Article by Lauren Wilson, Lift News
With the steady rise of opioid use, misuse and addiction in North America, deaths caused by opioid overdose have reached epidemic proportions.
Over-prescription coupled with the highly addictive nature of opium-derived drugs has led to a very troubling and steady increase in overdose deaths. These drugs include painkillers like OxyContin, Percocet and Vicodin, along with a newer, fully synthetic opioid called fentanyl.
In Canada there were 2,861 opioid overdoses in 2016, with that number jumping to 3,897 in 2017 – 92% of which were not intentional. In the United States, the Center for Disease Control (CDC) estimates that there were 66,000 opioid overdose deaths in 2017, up from 42,000 in 2016. This translates to roughly 180 overdose deaths per day in the United States, and 11 per day in Canada.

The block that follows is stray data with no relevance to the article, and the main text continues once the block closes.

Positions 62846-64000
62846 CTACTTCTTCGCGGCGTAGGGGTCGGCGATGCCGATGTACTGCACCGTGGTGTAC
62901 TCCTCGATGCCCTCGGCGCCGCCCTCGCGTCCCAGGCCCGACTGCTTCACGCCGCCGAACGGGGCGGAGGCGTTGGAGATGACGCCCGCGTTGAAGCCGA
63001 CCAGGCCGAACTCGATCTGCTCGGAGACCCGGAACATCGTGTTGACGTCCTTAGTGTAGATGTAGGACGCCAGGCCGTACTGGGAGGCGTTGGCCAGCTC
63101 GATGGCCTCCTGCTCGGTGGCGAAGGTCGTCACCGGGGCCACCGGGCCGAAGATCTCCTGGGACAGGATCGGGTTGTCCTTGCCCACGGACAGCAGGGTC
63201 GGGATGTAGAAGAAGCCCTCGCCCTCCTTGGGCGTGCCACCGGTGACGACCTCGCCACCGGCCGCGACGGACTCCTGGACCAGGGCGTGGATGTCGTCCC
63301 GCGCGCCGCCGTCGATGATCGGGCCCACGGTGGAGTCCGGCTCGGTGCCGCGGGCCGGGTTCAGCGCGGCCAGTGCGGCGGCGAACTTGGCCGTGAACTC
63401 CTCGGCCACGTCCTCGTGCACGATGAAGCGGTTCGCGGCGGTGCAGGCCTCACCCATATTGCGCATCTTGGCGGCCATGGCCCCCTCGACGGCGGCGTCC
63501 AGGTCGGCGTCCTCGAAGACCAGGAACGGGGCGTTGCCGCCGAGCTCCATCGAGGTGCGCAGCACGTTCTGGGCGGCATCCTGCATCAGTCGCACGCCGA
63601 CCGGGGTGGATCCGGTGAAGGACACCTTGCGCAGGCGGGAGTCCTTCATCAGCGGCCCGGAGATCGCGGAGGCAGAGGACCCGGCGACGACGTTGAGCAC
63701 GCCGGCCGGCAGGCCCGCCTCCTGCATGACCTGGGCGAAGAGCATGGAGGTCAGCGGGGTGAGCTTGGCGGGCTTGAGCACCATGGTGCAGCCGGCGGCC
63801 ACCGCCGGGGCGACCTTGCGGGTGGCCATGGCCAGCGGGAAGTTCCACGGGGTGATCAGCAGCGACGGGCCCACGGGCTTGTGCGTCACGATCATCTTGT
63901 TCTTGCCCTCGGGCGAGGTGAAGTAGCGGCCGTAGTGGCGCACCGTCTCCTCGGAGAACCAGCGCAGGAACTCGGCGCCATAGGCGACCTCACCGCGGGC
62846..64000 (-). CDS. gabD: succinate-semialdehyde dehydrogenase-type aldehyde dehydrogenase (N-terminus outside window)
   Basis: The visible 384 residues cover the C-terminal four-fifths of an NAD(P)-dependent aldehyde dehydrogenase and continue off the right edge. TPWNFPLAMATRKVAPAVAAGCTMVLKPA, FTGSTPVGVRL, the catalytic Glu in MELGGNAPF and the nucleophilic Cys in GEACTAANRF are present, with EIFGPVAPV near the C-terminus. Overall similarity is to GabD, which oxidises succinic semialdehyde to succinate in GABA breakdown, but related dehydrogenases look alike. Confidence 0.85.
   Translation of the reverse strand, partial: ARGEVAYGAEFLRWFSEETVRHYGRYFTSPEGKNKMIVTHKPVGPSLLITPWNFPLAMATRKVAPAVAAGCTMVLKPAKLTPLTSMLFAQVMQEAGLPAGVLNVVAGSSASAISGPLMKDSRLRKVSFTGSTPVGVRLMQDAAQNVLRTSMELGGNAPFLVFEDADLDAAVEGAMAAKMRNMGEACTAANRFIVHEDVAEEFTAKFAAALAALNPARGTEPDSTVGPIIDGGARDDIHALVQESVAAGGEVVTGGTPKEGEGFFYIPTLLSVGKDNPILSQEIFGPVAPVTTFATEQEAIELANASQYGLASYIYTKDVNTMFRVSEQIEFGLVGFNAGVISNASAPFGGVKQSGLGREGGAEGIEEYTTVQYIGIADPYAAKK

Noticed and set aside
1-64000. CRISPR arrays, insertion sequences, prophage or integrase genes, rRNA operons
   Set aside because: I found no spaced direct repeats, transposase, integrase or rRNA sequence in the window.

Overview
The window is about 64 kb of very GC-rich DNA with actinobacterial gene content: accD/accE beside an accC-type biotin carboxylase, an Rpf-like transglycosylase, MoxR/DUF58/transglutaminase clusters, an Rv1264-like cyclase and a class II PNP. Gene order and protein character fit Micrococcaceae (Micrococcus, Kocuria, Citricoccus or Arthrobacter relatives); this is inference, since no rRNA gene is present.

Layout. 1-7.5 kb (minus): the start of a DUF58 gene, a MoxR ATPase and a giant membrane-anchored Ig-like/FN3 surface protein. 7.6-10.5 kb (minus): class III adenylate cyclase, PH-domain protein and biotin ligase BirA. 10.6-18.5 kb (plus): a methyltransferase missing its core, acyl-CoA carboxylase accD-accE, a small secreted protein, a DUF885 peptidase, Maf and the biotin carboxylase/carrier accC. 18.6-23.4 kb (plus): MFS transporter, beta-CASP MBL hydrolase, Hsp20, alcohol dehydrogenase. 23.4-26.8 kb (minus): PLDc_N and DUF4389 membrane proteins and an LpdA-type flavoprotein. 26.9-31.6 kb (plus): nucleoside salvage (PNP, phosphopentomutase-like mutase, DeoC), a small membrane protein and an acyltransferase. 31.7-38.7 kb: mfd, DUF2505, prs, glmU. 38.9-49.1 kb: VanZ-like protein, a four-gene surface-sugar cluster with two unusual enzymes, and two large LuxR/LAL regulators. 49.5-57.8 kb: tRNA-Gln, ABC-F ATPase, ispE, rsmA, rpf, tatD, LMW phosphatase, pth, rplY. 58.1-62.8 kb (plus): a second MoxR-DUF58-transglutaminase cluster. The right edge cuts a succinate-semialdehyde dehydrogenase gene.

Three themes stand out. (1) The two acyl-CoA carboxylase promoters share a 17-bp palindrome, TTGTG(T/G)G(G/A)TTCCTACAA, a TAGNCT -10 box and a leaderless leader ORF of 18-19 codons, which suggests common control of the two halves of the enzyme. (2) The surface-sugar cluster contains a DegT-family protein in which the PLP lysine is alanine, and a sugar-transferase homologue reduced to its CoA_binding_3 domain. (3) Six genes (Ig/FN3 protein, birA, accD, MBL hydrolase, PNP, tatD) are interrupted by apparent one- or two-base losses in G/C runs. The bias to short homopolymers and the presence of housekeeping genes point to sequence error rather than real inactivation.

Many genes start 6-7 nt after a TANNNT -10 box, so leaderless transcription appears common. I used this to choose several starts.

The introduction of the synthetic opioid fentanyl is like throwing gasoline onto a fire. Fentanyl is 50 to 100 times more potent than morphine and 30 to 50 times more potent than heroin, with only 2 mg being a lethal dose. A study released by the Journal of the American Medical Association (JAMA) reportsthat deaths related to fentanyl increased 540% from 2015 to 2016, which accounts for the entire increase in opioid overdose deaths in the United States during that period.
How opioids and cannabis work in the body
Opioids provide their analgesic (pain-relieving) effects by binding to receptors in the brain and spinal cord. They disrupt pain signals and create a sense of euphoria and well-being by stimulating parts of the brain associated with reward, which in turn leads to the production of dopamine.
Over time, the continued use of opioids reduces their overall efficacy, meaning that higher doses are required to produce the same effect. The body also becomes physically dependent on these drugs, which can lead to full-blown addiction.